It’s often said that the Arctic is the proverbial “canary in the coal mine” of global warming, an overused expression that applies in this instance, since the profound changes occurring there as a result of the warming climate are a warning sign for the rest of the world. What is not said enough, however, is that the rapid Arctic climate change, with its associated loss of sea ice and other impacts, may already be influencing weather and climate patterns in the Northern Hemisphere.
A comprehensive international report on the state of the Arctic climate system, released last week, makes clear that Arctic climate change has not only tipped the entire polar region into a fundamentally different state, but that the changes there may be having spillover effects elsewhere - including the mid-Atlantic region.
The 2011 Arctic Report Card, which was produced by an international scientific team and published under NOAA’s auspices, concludes that the Arctic has taken on very different characteristics during just the past five years.
“The 2011 Report Card shows that record-setting changes are occurring throughout the Arctic environmental system,” the report states.
Another section of the report contains this strong language on how marine ecosystems have changed in response to warming of both the air and sea. “Observations of the Arctic marine ecosystems provide a glimpse of what can only be described as profound and continuing changes.”
The Report Card, which was subjected to peer review, contains a fascinating update on unusual weather patterns observed in the Arctic as well as lower latitudes during the past few years.
As the report details, the Arctic has been warming about twice as fast as the rest of the planet, which is a consequence of local feedback mechanisms and global heat transport, via the atmosphere and the oceans, from the equator to the poles.
As I’ve previously written, the steep decline in Arctic sea ice extent and thickness during recent years alters the flow of heat between the Arctic Ocean and the air. The past five years have seen the five lowest sea ice extent recordings during the satellite era. Since the dark ocean surface absorbs more incoming solar radiation than sea ice does, increasing areas of open water during fall can have a dramatic influence on Arctic air temperatures, and this in turn can alter atmospheric circulation.
Specifically, the report notes that warmer air leads to higher atmospheric pressure surfaces over the Arctic Ocean, and this can weaken the high-altitude winds that circle the North Pole from west to east, known as the “polar vortex.”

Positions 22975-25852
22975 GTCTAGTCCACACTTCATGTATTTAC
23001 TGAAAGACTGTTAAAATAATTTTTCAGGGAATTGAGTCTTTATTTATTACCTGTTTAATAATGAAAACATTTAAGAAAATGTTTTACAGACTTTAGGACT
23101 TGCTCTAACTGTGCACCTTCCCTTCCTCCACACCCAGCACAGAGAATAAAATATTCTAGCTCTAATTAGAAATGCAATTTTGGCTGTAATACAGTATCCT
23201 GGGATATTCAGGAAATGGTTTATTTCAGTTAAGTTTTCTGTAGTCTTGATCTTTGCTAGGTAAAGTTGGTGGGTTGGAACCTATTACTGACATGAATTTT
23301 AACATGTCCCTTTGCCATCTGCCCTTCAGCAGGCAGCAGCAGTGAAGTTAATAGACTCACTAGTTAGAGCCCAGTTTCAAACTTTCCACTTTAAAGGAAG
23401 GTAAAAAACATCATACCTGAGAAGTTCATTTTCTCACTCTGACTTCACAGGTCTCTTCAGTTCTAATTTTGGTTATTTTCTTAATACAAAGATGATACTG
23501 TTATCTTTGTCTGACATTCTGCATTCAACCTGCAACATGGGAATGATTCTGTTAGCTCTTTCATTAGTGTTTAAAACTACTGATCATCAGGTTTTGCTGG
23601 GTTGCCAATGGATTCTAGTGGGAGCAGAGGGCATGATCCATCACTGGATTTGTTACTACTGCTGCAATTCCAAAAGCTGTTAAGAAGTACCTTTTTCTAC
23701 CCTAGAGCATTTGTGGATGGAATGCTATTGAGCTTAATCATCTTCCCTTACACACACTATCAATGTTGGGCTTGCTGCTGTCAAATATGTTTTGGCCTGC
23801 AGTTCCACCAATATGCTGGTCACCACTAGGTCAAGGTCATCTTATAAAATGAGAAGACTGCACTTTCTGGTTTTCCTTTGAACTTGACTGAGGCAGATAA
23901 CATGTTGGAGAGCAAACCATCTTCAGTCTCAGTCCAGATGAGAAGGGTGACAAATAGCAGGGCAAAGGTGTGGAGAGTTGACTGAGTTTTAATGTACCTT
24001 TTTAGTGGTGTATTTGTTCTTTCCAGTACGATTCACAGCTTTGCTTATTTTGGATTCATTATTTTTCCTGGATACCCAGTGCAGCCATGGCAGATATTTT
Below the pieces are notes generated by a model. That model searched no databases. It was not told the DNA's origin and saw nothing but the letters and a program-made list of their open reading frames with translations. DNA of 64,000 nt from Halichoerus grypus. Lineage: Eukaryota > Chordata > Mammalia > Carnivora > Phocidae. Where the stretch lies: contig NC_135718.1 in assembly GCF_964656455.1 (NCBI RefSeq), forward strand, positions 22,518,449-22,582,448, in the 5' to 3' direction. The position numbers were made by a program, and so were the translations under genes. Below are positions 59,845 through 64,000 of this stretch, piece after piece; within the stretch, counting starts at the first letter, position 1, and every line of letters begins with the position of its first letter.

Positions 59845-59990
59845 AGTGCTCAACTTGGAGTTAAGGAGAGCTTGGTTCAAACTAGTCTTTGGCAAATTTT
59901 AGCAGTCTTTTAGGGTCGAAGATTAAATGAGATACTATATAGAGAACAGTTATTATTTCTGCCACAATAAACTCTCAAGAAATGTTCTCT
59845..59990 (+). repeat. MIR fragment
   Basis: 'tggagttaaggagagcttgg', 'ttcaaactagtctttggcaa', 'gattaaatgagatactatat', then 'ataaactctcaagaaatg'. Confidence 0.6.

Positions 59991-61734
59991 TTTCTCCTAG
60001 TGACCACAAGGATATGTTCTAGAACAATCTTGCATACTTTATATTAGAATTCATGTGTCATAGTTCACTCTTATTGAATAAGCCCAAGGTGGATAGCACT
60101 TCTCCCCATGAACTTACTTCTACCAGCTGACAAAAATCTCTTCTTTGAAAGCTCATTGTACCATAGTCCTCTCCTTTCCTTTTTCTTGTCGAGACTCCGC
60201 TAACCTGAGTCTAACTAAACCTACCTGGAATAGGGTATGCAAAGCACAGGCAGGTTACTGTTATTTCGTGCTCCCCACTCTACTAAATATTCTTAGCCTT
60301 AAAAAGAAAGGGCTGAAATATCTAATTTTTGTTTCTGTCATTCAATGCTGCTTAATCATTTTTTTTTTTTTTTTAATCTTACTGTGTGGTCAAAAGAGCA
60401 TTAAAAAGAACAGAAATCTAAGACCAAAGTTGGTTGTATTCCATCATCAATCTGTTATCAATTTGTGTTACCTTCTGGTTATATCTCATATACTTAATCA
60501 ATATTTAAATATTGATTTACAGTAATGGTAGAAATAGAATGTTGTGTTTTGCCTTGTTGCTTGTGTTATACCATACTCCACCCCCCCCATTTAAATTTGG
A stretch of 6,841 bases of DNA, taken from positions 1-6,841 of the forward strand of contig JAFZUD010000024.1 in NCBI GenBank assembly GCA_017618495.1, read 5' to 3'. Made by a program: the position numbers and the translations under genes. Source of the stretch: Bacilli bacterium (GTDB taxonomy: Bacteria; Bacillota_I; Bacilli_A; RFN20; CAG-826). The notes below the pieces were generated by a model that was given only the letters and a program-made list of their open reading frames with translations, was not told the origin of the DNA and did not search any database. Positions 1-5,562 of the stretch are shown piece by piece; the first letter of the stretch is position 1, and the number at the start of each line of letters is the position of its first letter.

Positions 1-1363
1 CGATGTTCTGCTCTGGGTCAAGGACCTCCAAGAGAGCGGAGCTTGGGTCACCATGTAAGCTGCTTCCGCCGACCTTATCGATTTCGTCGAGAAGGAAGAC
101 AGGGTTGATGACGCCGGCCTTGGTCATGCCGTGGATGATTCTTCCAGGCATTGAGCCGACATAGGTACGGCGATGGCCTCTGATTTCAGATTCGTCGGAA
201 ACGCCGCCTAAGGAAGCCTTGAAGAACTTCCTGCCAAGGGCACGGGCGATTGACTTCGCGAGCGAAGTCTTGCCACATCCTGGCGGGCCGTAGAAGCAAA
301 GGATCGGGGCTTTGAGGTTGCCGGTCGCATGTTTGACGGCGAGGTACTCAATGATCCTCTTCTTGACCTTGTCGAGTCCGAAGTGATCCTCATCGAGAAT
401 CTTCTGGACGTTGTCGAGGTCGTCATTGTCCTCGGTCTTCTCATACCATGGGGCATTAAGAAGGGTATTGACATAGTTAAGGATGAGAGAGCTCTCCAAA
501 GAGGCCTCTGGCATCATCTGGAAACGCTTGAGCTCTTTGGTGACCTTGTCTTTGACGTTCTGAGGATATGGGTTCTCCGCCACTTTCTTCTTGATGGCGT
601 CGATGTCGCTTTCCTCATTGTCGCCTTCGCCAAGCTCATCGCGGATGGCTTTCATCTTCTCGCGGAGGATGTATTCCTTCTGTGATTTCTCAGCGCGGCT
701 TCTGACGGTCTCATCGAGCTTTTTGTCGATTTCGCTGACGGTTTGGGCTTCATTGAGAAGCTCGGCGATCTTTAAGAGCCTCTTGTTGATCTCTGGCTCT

A weaker polar vortex can provide greater opportunities for Arctic air to flow southward, into areas like the U.S. and parts of Europe, while the Arctic experiences warmer-than-average conditions. The polar vortex also influences the phase of the Arctic Oscillation, which has a major influence on winter weather in the Washington area, as I detailed in a story last week.
The report card refers to this as the “Warm Arctic - Cold Continents” pattern, and notes that this pattern occurred in December 2009 and February 2010. Both of those months brought major snowstorms to the East Coast.
The last five years have been the warmest recorded period in the Arctic and climate conditions over the Arctic cannot be ruled out as influencing weather in some sub-Arctic regions, making it relative colder for part of the winter.
More combined observational and modeling studies to understand causes and latitudinal extent of this recent Warm Arctic - Cold Continent pattern are a high priority in Arctic research. In summary, the most we can now say is that loss of sea ice pushes in the right direction to weaken the Polar Vortex and increase the chance for sub-Arctic impacts.
Or as I put it in a recent story for Climate Central: “More and more, what happens in the Arctic isn’t staying in the Arctic.”
Scientists are just beginning to understand some of the ramifications of a rapidly changing Arctic. Given computer model projections showing a seasonally ice-free Arctic Ocean by 2035, it’s possible there will be more instances of this weather pattern, and other unexpected connections emerging between Arctic climate change and areas well outside the Far North.